HD: 1997 Words
Posted: 20 July 2012 03:43 AM   [ Ignore ]
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Muggles, manbags, and McGwire Specials

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Posted: 20 July 2012 08:07 AM   [ Ignore ]   [ # 1 ]
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Cablinasian, n. In 1997 golfer Tiger Woods identified his ethnicity as Cablinasian, a blend of Caucasian + black + Indian + Asian. The word never really caught on, but it certainly contributed to awareness of people with multiple ethnicities.

Must have missed that one. And if a word doesn’t catch on I’m not sure how much it can really contribute to awareness of people with multiple ethnicities simply because most people will be completely unaware of the word’s existence.

Divx, n. Divx, or digital video express, was a short-lived video format that allowed users to play a video a limited number of times, one of the many technological attempts to reconcile the new electronic media with old business models.

I was just about to say that Divx is alive and well when I realized that the popular codec for videos is DivX. Wikipedia differentiates the old video format by writing it DIVX.

mack, v. This slang verb has a long history. It goes back to the nineteenth century in the sense of “to work as a pimp,” and is probably from the French slang macquereau meaning “pimp.”

Does Brecht’s Mack the Knife from Die Dreigroschenoper have reference to this? Is he called Mack in the German text?

Prince Albert, n. This name for a piercing through the glans of a penis makes its debut back in 1977. The term comes from a highly dubious story about the consort of Queen Victoria having one.

Queen Victoria would not be amused.

[ Edited: 20 July 2012 08:17 AM by aldiboronti ]
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Posted: 20 July 2012 01:32 PM   [ Ignore ]   [ # 2 ]
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Does Brecht’s Mack the Knife from Die Dreigroschenoper have reference to this? Is he called Mack in the German text?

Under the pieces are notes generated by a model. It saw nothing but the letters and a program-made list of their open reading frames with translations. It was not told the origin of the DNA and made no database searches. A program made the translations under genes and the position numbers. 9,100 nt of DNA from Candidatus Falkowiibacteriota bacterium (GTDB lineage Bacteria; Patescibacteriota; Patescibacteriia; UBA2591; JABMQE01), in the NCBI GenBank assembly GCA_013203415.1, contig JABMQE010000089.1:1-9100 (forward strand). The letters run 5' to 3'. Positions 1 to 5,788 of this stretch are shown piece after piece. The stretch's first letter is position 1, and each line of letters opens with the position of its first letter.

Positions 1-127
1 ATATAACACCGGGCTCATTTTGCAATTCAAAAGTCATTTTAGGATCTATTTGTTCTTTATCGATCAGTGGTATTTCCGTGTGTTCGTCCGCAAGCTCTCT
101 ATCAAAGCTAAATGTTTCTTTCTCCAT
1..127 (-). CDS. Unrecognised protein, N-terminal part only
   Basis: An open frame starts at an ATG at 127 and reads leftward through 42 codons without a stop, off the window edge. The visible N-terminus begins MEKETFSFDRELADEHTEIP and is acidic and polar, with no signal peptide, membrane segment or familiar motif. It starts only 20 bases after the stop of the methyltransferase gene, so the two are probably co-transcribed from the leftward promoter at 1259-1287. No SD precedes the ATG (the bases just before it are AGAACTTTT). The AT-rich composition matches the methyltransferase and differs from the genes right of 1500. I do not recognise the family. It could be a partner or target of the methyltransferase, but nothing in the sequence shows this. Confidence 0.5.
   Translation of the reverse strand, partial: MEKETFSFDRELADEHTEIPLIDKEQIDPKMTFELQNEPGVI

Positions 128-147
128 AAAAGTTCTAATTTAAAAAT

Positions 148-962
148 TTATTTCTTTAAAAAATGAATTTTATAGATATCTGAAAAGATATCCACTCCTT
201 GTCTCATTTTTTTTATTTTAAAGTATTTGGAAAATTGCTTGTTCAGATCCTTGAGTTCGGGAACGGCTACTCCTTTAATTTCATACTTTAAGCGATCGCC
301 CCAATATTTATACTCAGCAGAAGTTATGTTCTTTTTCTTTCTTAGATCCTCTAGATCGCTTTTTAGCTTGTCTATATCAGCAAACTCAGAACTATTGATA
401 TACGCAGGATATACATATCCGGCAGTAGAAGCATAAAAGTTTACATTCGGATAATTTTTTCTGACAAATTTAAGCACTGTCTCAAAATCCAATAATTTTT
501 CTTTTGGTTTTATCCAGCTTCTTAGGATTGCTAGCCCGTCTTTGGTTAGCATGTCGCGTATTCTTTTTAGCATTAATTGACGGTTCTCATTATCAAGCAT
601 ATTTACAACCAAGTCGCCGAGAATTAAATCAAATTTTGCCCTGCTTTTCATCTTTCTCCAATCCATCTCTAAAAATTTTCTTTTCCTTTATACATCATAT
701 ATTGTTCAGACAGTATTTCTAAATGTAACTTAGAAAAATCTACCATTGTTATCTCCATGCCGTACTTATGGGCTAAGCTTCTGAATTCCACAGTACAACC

Ja, er heisst “Mackie Messer”.

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Posted: 20 July 2012 02:07 PM   [ Ignore ]   [ # 3 ]
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Dr. Techie - 20 July 2012 01:32 PM

Does Brecht’s Mack the Knife from Die Dreigroschenoper have reference to this? Is he called Mack in the German text?

Ja, er heisst “Mackie Messer”.

The way I’ve heard it pronounced, by Germans in an early recording, is /’mɛ ki/.

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Posted: 20 July 2012 03:36 PM   [ Ignore ]   [ # 4 ]
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mack, v. This slang verb has a long history. It goes back to the nineteenth century in the sense of “to work as a pimp,” and is probably from the French slang macquereau meaning “pimp.” But the sense shifted in the late 1960s, and by 1968 to mack was prostitution jargon for a pimp seducing of a stable of prostitutes.

Something’s gone wrong with the last quoted sentence (delete “of”?).

As a side note, I’m having a hard time believing that Titanic and Harry Potter go back as far as 1997.  For some reason, that seems just right for Austin Powers, though.

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Posted: 20 July 2012 09:02 PM   [ Ignore ]   [ # 5 ]
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Does Brecht’s Mack the Knife from Die Dreigroschenoper have reference to this? Is he called Mack in the German text?

He’s called “Mack” or “Mackie” because his name is MacHeath. You will recall that he is based on Captain MacHeath of Gay’s Beggar’s Opera, from which Brecht took his inspiration. It is true, though, that the French abbreviation for maquereau, meaning “a pimp”, is usually mec rather than mac, and that Mack’s name is usually pronounced in German “Meckie” rather than “Mackie”.

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Posted: 20 July 2012 10:53 PM   [ Ignore ]   [ # 6 ]
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Dr. Techie - 20 July 2012 01:32 PM

Does Brecht’s Mack the Knife from Die Dreigroschenoper have reference to this? Is he called Mack in the German text?

Ja, er heisst “Mackie Messer”.

Ach so!

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Posted: 21 July 2012 04:12 AM   [ Ignore ]   [ # 7 ]
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And if a word doesn’t catch on I’m not sure how much it can really contribute to awareness of people with multiple ethnicities simply because most people will be completely unaware of the word’s existence.

It was widely published and discussed in the newspapers at the time. It was a big word in 1997, not so much afterward. That’s what I mean by not catching on. Prior to Tiger Woods, the media treated people of mixed ethnicities as either one or the other.

Part of this exercise is to look at words associated with a particular era, not just the ones that entered into widespread use and are still with us today.

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Posted: 21 July 2012 04:57 AM   [ Ignore ]   [ # 8 ]
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Ah, I see what you mean, Dave, that’s quite clear now.

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